Station Eleven – Emily St John Mandel

This is a beautifully written tapestry of a novel with a host of characters‘ lives intersecting in the story of the end of modern civilisation and the beginning of a new one, after a flu epidemic wipes out almost the entire world’s population and everything we associate with modern life.

The core character that ties all the others together is Arthur, a famous actor who in fact dies on stage just hours before the ‘Georgian flu’ begins to affect people.

We meet a woman who acted with him as a girl, Kirsten, who two decades later travels the devastated world in a travelling symphony playing Shakespeare and classical music to the scattered townships that have emerged.

We meet Clarke, his friend, who finds himself trapped with a couple of hundred others in an airport on the way to Arthur’s funeral, and makes his post-apocalypse home there, eventually setting up the Museum of Civilisation that collects objects from the old world – iPhones, laptops, medicines, magazines etc.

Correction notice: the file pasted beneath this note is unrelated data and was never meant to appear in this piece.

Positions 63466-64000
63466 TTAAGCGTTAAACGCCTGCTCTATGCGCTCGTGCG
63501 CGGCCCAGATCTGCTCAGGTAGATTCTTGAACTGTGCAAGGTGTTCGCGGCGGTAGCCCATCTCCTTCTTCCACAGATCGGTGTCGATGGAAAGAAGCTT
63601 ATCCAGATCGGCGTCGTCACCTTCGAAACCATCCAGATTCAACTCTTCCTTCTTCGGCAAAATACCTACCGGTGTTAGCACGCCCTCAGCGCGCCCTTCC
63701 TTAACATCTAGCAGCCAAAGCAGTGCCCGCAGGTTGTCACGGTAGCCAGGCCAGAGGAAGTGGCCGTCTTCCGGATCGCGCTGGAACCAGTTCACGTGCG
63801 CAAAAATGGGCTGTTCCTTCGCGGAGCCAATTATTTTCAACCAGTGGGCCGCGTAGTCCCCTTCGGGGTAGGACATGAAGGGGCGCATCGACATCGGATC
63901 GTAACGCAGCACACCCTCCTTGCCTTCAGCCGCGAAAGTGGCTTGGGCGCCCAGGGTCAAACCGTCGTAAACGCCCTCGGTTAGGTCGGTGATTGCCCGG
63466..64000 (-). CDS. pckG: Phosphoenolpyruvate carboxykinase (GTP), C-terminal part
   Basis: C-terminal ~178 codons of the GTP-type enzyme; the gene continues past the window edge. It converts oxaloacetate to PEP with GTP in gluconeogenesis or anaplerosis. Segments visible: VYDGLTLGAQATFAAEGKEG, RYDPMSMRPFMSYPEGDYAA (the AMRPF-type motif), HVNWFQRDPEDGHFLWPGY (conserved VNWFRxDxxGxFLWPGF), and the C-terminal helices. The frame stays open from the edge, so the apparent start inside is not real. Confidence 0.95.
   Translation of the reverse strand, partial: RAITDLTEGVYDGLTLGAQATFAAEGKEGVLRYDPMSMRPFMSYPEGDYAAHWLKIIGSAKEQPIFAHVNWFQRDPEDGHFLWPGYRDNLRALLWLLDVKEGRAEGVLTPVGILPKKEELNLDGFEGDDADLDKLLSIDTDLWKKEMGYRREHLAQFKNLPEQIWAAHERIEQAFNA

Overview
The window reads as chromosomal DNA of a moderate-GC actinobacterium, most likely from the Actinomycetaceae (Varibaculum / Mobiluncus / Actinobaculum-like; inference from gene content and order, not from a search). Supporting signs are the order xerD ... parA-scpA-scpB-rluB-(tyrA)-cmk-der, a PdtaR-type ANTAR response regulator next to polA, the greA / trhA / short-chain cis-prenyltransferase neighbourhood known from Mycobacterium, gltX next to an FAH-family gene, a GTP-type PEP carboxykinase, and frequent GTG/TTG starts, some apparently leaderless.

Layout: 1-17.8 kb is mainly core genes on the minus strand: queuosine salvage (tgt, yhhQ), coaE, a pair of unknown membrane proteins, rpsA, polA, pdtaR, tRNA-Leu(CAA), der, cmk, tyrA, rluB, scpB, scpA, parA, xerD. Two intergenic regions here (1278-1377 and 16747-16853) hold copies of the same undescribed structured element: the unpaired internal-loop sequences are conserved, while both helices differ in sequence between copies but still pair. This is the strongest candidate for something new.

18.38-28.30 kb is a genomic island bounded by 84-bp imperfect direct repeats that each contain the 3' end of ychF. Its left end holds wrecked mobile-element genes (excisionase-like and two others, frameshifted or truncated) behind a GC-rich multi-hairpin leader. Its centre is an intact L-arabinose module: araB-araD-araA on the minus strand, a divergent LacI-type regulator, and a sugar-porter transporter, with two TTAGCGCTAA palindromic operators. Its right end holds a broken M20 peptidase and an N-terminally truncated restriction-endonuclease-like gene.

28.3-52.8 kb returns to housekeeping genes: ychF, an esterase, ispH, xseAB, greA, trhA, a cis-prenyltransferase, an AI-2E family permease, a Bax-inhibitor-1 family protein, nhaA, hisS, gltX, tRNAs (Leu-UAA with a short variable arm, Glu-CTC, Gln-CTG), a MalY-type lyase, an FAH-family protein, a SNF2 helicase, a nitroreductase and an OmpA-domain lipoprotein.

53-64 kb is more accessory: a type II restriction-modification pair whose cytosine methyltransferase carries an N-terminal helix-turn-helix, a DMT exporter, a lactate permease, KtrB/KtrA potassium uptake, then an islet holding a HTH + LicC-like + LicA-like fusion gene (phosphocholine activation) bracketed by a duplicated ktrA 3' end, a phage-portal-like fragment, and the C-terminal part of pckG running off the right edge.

We meet his ex-wife Elizabeth and son Tyler who are initially at the airport but leave, with Tyler becoming part of a religious cult, one of many, which claim they have answers, that the flu happened for a purpose, and attempt to wrestle control or at least take power, wherever they can.

And we meet Miranda, Arthur’s ex-wife too, who dies early on in the flu epidemic but whose hobby is creating a comic, Station Eleven, which Kirsten has a copy of and which finds its way to the Museum of Civilisation.

What’s the book about? Mostly, I think, the distinction between the contingent and the vital. What we think of as essential are really just the trappings of modern civilisation – air travel, nations, technology, healthcare… yes, no doubt they make life more comfortable – mostly anyway – but they can disappear, and when they’ve gone life is stripped to back to what is vital: human relationships, co-operation, selfishness and selflessness, art, and of course the flourishing of non-human life like animals and flora and fauna. It’s complex and difficult, and the book offers no simple solutions about what matters in our existing civilisation or afterwards, but it’s thought-provoking and haunting in equal measure – and, it’s worth saying, a highly readable if exploratory plot, with characters that you want to know more about even whilst you might not fully like them. Ambiguous and interesting to the last.

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